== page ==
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China’s ‘major-country diplomacy’ is a balancing act

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An acrobat rides a unicycle on tightrope during a temple fair celebrating the Chinese Lunar New Year at Daguanyuan park in Beijing, China, 30 January 2017 (Photo: Reuters/Jason Lee).

In Brief

In 2013, newly elected Chinese President Xi Jinping urged a group of fellow Chinese Communist Party leaders ‘to tell the China story’ to the world. It was a story that he and his colleagues felt had not been told in the best manner, nor (in the view of many of his colleagues) had it received the reception it merited. 


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The benefit of this was simple: to make China’s life easier by informing people what it was intending and how this was to be in everyone’s interest. As ever, things proved more complicated than that.

Since 2013, China has never enjoyed a higher profile, nor has it been more carefully watched by the outside world. It is now facing a deepening quandary. It wants to be seen as important and powerful. But it also wants to avoid being regarded by the United States as a threat. It is these two issues that Xi addressed in his speech on ‘major-country diplomacy with Chinese characteristics’ to the Central Conference on Work Relating to Foreign Affairs on 23 June 2018. Make no mistake about it: ‘major country’ is the description that in this context best fits China. This gives it parity with the only other contender that has the right to use this title — the United States.

According to the Xinhua report of the speech — attended by all members of the Politburo Standing Committee — there were two key themes: ‘focussing on realising the Chinese nation’s rejuvenation and promoting human progress and making contributions to the building of a community with a shared future for humanity.’

For the first part, China’s rejuvenation is a reference to the Party’s second centennial goal of fully developing the nation prior to 2049 (when the Party celebrates its hundredth year in power). It is intended to be a symbolic moment where the Communists can say that, for the first time in modern history, China can stand secure, strong and respected as a major power once more. This is intended to be the final resolution to the ‘century of humiliation’ narrative where China was colonised and divided by outsiders. Under Xi, the message can go inside and outside the country loud and clear — its moment of restoration has arrived and never again will it be bullied. This is the nationalistic, emotionally mobilising narrative that sustains the Xi style of politics.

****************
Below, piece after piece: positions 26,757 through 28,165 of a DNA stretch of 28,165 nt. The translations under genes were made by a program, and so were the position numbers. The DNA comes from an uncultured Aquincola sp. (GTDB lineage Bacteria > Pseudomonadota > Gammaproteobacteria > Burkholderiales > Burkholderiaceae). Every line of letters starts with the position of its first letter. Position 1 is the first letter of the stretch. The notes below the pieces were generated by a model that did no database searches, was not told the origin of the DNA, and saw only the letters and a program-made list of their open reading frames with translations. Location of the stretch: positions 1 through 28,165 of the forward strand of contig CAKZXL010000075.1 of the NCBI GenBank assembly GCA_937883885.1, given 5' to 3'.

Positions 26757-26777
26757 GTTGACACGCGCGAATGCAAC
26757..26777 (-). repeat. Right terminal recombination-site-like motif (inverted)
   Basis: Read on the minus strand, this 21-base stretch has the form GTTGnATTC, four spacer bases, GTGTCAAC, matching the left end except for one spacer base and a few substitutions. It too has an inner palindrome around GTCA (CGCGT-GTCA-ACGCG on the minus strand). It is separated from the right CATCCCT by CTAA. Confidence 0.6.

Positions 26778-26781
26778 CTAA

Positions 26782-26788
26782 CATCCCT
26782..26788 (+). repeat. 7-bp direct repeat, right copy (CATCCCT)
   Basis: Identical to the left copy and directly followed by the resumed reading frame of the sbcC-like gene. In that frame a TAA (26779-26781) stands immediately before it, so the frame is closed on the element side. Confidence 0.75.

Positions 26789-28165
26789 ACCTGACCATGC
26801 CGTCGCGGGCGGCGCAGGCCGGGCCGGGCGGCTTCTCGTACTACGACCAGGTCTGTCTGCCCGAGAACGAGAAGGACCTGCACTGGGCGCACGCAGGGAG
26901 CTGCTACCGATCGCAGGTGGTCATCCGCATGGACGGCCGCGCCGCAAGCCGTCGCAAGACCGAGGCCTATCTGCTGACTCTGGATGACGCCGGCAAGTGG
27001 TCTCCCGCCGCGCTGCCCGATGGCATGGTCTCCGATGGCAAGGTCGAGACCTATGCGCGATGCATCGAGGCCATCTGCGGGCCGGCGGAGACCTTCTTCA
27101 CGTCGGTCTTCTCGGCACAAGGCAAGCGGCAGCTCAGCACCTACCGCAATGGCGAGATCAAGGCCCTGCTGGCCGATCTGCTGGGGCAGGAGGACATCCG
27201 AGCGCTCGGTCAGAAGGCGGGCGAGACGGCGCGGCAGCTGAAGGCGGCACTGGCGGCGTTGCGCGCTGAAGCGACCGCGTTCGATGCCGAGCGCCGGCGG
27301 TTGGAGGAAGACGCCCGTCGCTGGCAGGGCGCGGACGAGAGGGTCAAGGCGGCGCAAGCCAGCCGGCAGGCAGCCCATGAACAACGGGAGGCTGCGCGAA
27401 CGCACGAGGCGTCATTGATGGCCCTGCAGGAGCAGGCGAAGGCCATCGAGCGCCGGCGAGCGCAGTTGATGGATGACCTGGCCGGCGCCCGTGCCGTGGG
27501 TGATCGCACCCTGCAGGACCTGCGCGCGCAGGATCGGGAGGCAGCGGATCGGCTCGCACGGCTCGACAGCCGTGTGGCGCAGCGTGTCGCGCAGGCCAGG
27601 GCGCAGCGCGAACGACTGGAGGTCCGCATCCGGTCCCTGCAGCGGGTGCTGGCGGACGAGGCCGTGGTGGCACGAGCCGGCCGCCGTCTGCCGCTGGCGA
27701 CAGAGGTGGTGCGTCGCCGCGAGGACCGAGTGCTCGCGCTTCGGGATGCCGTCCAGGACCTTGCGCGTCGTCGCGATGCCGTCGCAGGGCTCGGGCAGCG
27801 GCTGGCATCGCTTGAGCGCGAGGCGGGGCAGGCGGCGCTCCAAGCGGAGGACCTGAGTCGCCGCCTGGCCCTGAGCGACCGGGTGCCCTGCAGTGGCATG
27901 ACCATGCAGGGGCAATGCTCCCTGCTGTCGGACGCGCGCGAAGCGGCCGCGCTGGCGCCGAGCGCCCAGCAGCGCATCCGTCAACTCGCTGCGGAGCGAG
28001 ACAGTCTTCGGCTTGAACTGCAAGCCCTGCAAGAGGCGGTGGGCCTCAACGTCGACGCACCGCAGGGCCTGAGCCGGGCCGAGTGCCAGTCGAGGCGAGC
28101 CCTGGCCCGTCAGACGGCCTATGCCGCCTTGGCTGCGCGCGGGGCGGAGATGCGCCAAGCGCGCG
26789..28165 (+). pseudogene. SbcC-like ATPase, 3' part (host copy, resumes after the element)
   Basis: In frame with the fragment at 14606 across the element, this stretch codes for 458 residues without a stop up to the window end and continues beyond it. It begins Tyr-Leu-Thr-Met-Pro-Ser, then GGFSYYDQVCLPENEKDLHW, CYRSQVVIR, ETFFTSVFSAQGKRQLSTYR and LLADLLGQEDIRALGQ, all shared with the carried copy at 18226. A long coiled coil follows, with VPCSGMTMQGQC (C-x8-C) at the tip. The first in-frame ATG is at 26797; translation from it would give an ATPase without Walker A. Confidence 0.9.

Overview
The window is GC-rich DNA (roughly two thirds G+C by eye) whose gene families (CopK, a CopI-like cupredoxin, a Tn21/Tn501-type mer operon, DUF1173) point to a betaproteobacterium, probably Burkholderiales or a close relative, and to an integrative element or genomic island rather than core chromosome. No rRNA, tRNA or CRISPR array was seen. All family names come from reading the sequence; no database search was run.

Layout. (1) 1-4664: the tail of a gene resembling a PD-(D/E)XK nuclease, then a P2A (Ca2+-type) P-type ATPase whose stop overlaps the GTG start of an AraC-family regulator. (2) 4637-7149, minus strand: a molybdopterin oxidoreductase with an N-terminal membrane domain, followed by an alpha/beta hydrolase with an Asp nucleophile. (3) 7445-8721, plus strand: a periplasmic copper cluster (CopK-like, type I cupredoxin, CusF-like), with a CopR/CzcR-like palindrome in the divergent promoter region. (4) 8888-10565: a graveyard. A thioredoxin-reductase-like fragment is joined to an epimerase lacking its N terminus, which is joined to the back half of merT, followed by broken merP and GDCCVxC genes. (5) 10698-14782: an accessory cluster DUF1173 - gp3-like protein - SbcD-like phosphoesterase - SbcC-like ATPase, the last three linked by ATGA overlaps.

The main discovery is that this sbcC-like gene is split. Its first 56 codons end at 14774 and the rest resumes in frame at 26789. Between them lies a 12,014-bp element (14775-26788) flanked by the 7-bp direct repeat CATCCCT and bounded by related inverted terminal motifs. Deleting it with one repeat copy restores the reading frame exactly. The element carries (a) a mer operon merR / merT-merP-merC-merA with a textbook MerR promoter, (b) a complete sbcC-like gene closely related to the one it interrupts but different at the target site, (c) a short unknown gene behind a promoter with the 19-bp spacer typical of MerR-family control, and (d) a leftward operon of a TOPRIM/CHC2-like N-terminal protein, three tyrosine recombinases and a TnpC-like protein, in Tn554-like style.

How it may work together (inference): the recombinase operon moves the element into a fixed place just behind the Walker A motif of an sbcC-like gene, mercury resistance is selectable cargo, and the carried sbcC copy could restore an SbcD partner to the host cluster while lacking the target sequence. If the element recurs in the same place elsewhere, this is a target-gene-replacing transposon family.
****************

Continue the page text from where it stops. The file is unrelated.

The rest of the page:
The second idea being promoted is that what is happening is good not just for China but for the whole world. China, in its own unique way, is seeking a non-hegemonistic, collaborative way to be part of the international community. Chinese leaders want the outside world to accept the message that China does not seek to usurp or duplicate the United States. It is just doing things its own way and, as it does so, China is contributing to shared issues like sustainability, free trade and global prosperity to show that it is a true stakeholder in shared issues. China’s just rise is good for China — but also for humanity. That at least is what Chinese leaders want the outside world to accept as their key message.

The tension in the language of Chinese foreign policy between the nationalistic tone invoked domestically and the attempt to craft a more friendly and appealing external language that the rest of the world can embrace has been present since China’s reform and opening began. The only difference is that the tension has grown sharper. It is as though the more China has become prominent and the larger its economy has grown, the more there is a disjunct between the jubilant image of the ‘Chinese Dream’ and an era of China’s power and dominance. This is not to mention the hackles that this creates in the region and across the rest of the world as people fear what the impact of China’s rise might be.

What is certain is that Xi’s China cannot pretend it is not a major power. Any attempt to do so would be untrue and insincere. Even in the diplomatic persona of Xi we see a country that seeks status, looks more confident and is aware of the prowess that its material wealth has brought to it.

For all the confidence that using a term like ‘major-country diplomacy’ might betray, there is underlying it a pragmatic acceptance by the country’s leaders of the limits of China’s power. They know that China is part of an interconnected global economic and geopolitical network. They are also aware that the country continues to have massive domestic issues it needs to handle — demographic, environmental and social — and that it is depends on a stable global framework to be able to focus on them. With the appearance of Donald Trump, the rest of the world is starting — to China’s chagrin — to become a problematic and unstable place.

‘Major-country diplomacy’ was always a major balancing act. The question is whether China is able to maintain the current delicate posture between contesting domestic and external demands — or whether it will be pulled decisively in one particular direction. Xi’s speech makes it clear that at least at the moment he wants the balance to continue.

Kerry Brown is Professor of Chinese Studies and Director of the Lau China Institute at King’s College London. His China’s Dream: The Culture of the Communist Party of China and Its Secret Sources of Power will be published by Polity Press, Cambridge in September.

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